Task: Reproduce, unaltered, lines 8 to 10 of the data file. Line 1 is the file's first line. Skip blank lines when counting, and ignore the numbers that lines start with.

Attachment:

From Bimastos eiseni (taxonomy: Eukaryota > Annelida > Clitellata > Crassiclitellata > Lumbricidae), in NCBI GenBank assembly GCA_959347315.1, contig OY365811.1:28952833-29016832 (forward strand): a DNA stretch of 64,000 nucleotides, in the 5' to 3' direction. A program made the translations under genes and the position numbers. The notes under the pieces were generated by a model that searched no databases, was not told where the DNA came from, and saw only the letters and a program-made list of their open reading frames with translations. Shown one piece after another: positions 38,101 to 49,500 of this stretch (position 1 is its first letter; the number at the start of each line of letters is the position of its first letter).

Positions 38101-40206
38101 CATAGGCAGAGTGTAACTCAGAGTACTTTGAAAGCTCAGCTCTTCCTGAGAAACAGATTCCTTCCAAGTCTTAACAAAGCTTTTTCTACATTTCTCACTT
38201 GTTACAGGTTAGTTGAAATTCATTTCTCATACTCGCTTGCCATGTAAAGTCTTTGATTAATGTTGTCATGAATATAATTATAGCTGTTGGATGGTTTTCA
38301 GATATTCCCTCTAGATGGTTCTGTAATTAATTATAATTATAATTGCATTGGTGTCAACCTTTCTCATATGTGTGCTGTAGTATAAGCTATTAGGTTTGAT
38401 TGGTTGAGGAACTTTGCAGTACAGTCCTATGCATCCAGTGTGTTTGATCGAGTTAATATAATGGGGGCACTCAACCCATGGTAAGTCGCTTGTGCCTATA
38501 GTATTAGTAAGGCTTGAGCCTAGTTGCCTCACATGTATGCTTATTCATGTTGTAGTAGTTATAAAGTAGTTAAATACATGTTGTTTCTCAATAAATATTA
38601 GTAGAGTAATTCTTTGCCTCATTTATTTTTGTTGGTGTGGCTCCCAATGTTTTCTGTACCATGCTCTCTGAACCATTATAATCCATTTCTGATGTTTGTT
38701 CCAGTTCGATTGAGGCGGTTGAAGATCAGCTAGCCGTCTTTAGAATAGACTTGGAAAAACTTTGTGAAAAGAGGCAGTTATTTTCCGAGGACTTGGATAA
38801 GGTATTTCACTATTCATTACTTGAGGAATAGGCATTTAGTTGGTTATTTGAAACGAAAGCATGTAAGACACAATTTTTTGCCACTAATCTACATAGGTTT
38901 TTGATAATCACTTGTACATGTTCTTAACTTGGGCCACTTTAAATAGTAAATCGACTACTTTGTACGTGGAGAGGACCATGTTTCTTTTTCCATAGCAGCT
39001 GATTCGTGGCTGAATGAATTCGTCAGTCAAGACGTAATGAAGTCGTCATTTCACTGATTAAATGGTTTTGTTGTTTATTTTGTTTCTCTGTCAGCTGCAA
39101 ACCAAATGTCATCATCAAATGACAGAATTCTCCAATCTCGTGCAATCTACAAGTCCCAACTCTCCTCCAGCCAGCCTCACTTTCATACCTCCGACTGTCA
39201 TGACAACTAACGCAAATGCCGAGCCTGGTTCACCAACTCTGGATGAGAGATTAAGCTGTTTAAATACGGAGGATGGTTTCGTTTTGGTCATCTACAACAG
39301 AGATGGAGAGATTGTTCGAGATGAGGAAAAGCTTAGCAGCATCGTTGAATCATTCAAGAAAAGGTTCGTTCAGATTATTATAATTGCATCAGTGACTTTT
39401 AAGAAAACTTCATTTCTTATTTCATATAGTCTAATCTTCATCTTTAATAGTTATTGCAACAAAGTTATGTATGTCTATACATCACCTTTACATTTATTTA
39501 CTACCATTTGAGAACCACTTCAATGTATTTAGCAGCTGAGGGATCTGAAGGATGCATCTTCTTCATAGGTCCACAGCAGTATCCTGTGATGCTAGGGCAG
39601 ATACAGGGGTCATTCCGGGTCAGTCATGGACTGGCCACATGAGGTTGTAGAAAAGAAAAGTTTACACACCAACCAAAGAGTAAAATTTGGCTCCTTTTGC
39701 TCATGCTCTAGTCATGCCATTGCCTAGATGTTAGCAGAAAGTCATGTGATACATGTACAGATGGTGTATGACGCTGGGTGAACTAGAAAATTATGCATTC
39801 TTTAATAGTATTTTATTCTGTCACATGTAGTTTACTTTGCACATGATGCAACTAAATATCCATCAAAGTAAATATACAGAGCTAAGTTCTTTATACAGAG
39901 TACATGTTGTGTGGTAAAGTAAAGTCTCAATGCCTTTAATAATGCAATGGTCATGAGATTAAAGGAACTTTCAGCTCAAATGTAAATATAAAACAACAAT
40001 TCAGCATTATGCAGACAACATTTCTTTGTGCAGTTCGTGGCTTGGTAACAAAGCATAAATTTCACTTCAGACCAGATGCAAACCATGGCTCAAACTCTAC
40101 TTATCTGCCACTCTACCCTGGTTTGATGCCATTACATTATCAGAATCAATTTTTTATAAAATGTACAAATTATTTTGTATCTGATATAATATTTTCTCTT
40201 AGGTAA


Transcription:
38601 GTAGAGTAATTCTTTGCCTCATTTATTTTTGTTGGTGTGGCTCCCAATGTTTTCTGTACCATGCTCTCTGAACCATTATAATCCATTTCTGATGTTTGTT
38701 CCAGTTCGATTGAGGCGGTTGAAGATCAGCTAGCCGTCTTTAGAATAGACTTGGAAAAACTTTGTGAAAAGAGGCAGTTATTTTCCGAGGACTTGGATAA
38801 GGTATTTCACTATTCATTACTTGAGGAATAGGCATTTAGTTGGTTATTTGAAACGAAAGCATGTAAGACACAATTTTTTGCCACTAATCTACATAGGTTT